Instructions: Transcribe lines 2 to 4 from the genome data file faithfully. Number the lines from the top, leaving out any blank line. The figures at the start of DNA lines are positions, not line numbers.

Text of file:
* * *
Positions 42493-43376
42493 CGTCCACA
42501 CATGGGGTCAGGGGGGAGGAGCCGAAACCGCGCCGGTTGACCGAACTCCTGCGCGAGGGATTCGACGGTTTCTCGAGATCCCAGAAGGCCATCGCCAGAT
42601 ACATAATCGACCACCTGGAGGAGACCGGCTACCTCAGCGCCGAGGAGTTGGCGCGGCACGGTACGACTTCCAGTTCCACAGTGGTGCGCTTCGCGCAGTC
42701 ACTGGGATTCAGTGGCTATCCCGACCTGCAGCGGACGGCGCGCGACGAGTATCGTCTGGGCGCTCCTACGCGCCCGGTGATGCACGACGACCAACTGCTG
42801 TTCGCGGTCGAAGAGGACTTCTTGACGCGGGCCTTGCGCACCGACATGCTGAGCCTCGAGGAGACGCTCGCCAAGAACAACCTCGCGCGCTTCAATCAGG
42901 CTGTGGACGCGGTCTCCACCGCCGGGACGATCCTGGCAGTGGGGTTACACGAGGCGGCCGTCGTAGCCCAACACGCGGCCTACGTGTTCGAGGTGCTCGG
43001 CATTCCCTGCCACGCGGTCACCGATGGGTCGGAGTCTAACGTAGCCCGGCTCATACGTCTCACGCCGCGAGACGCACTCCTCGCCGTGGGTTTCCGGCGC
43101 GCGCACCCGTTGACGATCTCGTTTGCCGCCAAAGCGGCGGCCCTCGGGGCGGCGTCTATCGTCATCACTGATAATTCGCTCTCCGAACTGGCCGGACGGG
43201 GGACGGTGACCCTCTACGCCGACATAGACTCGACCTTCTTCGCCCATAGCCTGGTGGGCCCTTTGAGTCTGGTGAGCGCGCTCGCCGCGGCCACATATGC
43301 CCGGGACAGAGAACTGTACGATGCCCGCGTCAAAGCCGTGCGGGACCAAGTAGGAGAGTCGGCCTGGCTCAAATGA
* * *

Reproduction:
42493 CGTCCACA
42501 CATGGGGTCAGGGGGGAGGAGCCGAAACCGCGCCGGTTGACCGAACTCCTGCGCGAGGGATTCGACGGTTTCTCGAGATCCCAGAAGGCCATCGCCAGAT
42601 ACATAATCGACCACCTGGAGGAGACCGGCTACCTCAGCGCCGAGGAGTTGGCGCGGCACGGTACGACTTCCAGTTCCACAGTGGTGCGCTTCGCGCAGTC